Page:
Currently there is a severe shortage of affordable and low end rental housing in our community.  We will need a location that is quiet and has a minimum of sensory stimuli that could be problematic for our autistic community members.  It is desirable to have outdoor spaces like a cottage court as many of our retirement agers have lived in the country on farms life long and an apartment building living space  just won’t work for them.  A community center is needed  to nurture activity, neurodiversity understanding and volunteering is essential to achieving the community culture that will support the best health and greatest independence of all community members.

Community Fabric

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 How will the community members benefit from one another?

One structure that can be useful is a “Microboard.”  This is the brainchild of David and Faye Weatherow of Canada.  A Microboard is a nonprofit organization that serves one person with a disability in a person centered philosophy.  The person served is a member of the board and the Microboard ultimately helps advocate for and manage the resources for supporting the individual.  This also offers opportunities for our retirees to do tremendous good with a small commitment.

Most autistic people benefit from people who understand and accept their sensory sensitivities, communication differences, and the unique way in which they may socialize that may seem foreign at first to a neurotypical person.  These differences can be impediments to new friendships and meaningful lives.  In a community where neurodiversity is understood and appreciated, barriers are removed.

Some autistic adults have good jobs and are financially independent.  Many, however, are unemployed or under employed and living on Social Security.  Families are struggling to find a place for their loved ones to live that is safe and appropriately supported and yet affordable.  Many autistic people can’t function in a group home setting because of the sensory sensitivities  and other aspects of autism.  There is no “one size fits all” solution.  There is a clear need for one choice to have affordable housing with community members supplying their own supports.  With affordable adapted housing surrounded by an understanding neighborhood a new life of independence can be planted and nurtured.

What kind of support is valuable? Having a community and friends that can help navigate confusing social situations and advocate for our autistic adults can resolve issues before they become crises..  Self-advocacy capabilities can be weak or absent in many with autism, making them particularly vulnerable to severe consequences.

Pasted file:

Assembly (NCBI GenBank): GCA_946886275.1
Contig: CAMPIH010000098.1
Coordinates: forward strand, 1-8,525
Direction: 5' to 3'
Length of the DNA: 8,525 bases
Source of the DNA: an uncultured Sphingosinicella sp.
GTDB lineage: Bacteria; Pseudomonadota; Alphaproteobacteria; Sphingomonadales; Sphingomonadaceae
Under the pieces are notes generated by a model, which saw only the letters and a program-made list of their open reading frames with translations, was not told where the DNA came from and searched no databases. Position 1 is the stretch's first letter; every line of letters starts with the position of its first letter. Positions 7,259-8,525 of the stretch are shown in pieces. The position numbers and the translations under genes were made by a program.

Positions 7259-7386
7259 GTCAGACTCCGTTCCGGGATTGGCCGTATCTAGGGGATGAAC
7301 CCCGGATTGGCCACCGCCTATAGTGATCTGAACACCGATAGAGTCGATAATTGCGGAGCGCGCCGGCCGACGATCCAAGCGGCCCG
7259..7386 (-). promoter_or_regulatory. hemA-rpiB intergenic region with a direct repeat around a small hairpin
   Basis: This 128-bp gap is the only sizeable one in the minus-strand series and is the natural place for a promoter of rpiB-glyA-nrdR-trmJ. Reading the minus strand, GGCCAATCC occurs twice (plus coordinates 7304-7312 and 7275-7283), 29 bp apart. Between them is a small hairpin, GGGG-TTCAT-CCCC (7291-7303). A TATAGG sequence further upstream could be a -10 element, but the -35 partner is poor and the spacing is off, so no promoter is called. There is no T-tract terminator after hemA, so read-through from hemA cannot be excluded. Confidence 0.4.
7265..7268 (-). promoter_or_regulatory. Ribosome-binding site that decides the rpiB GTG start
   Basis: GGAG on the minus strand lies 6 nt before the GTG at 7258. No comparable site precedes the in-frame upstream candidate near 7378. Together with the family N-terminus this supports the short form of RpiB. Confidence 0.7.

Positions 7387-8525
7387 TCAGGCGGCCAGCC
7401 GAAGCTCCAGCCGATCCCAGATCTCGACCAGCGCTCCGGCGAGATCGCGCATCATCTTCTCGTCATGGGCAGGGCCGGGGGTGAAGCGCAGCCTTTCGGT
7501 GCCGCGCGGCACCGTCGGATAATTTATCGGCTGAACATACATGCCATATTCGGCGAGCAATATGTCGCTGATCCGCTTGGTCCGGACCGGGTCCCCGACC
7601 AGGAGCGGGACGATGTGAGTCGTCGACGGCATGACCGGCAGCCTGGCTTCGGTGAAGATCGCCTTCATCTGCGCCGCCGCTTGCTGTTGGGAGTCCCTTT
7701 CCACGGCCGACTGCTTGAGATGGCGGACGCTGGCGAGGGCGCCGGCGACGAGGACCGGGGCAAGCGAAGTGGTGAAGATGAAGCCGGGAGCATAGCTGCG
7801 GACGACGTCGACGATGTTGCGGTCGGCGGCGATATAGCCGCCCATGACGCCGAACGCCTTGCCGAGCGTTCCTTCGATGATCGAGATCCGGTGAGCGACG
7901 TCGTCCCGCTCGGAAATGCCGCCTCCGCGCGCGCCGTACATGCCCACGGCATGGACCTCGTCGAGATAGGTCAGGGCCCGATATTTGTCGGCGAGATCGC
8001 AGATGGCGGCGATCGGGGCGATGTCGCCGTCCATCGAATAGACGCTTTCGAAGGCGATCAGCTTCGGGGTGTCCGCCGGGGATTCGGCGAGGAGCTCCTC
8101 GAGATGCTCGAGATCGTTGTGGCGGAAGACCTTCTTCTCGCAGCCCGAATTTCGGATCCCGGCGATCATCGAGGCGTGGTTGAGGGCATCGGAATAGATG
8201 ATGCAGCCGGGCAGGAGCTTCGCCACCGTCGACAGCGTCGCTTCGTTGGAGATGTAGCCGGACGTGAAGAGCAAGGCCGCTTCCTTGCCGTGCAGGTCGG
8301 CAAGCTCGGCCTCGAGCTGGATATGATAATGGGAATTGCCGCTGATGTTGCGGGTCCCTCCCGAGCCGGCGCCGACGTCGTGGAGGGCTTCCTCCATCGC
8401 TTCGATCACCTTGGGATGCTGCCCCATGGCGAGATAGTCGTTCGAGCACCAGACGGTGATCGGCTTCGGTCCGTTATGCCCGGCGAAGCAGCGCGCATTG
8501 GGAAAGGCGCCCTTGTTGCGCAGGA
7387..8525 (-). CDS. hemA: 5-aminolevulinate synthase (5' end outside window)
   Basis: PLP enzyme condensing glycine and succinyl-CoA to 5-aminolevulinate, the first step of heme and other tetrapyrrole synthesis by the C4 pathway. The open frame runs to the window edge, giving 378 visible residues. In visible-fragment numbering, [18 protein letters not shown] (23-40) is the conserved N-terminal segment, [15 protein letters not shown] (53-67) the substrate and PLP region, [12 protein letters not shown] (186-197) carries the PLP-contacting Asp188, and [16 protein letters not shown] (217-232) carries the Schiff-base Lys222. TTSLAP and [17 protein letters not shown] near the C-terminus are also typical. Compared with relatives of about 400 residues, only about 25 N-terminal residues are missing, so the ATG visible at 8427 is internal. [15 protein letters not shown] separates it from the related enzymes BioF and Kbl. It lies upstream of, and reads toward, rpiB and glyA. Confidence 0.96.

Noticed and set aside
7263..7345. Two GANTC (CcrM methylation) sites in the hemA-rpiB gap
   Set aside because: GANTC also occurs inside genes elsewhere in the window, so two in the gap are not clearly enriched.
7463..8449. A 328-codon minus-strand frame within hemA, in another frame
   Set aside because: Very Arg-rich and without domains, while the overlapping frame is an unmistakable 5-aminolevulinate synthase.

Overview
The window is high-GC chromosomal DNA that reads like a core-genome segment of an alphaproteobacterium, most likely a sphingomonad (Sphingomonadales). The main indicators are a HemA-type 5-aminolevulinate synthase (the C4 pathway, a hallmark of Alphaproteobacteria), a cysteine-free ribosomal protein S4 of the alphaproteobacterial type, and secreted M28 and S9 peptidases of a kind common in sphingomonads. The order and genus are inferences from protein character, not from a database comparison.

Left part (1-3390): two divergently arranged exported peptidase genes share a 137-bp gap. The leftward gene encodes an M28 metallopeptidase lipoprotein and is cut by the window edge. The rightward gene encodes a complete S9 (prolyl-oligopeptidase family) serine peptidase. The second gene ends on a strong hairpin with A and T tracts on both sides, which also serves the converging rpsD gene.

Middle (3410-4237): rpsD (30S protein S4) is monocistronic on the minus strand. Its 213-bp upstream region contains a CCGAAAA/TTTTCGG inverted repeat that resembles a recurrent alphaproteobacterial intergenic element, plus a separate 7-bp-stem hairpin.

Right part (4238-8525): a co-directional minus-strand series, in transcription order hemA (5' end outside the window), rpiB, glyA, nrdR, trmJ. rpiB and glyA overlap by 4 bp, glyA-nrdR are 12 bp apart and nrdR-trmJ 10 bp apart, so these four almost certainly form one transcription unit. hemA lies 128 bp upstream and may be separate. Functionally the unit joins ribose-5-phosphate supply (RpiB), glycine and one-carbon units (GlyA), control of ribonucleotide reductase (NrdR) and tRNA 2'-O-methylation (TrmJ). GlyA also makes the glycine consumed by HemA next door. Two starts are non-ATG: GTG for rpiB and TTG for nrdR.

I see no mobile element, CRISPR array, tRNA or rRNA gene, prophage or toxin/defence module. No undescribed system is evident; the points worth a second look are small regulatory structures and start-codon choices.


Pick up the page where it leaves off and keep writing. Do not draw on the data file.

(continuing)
There are multiple support models beginning with family, then “natural supports” (neighbors and friends), agency support, Self Directed support as well as hybrids of any or all of the options.  Each autistic adult is different, necessitating thinking outside the box to create what supports each individual needs to live a fulfilling life.

Parents worry, “What will happen when we aren’t there to advocate for our loved ones?”  Living in a neighborhood where autism is understood and their loved one has an ongoing neighborhood where they belong is a great beginning for that chapter of life.

Transformation of our Retirement Age Opportunities

People who live the longest healthiest lives live in communities where they are valued and have purpose.  Dan Buettner studied these people and found common qualities among them and has written about them in his “Blue Zones” publications.

Most recent studies support that the single most important factor in a healthy longer life is relationships.  We need to transform “Aging in Place” to “ Aging in Community.”  Many retirees like to learn something new, do meaningful things, and to do them on their terms.  What if these opportunities where right out the front door?  What if one routinely walked to the community center?  In a community where understanding and relationships are valued and nurtured our retirees can invent new lives in a chapter of life that currently is undervalued.

What if we can alleviate isolation, loneliness, boredom and depression in our aging population?

Over 10% of our local populations over 65 years old are living in poverty.  What if we could create some affordable housing for them in the community?  What if we could address food insecurity?  What if we could decrease risks for dementia?

Retirees are a gold mine of life experience, skills, desire to do good, and the time to do it.  Many of the deepest friendships are made by working together.  Our retirees can make new friends, find opportunities to use their skills for good, and enjoy the satisfaction of living a purposeful life on their terms.

Our educational vision

Healthy Aging

Of course healthy aging is more than volunteering and making new friends.  We hope to have education about diet, exercise and be a catalyst for activities like walking groups and community involvement like microboards and interest groups.  We could work together with existing organizations for up to date teaching from The Marshfield Clinic and The MCHS YMCA.


We will have education about autism and acceptance.  Autism is very different from neurotypical and it is important to appreciate the communication differences for each individual to avoid misinterpretations and the resulting misunderstandings.


Microboards have a lot of potential to benefit both the retirees and the autistic adults.  Working together encourages knowing one another better and becomes a great social circle for those involved.  Having education about microboards and ways to facilitate creation of microboards could be a big benefit to both populations.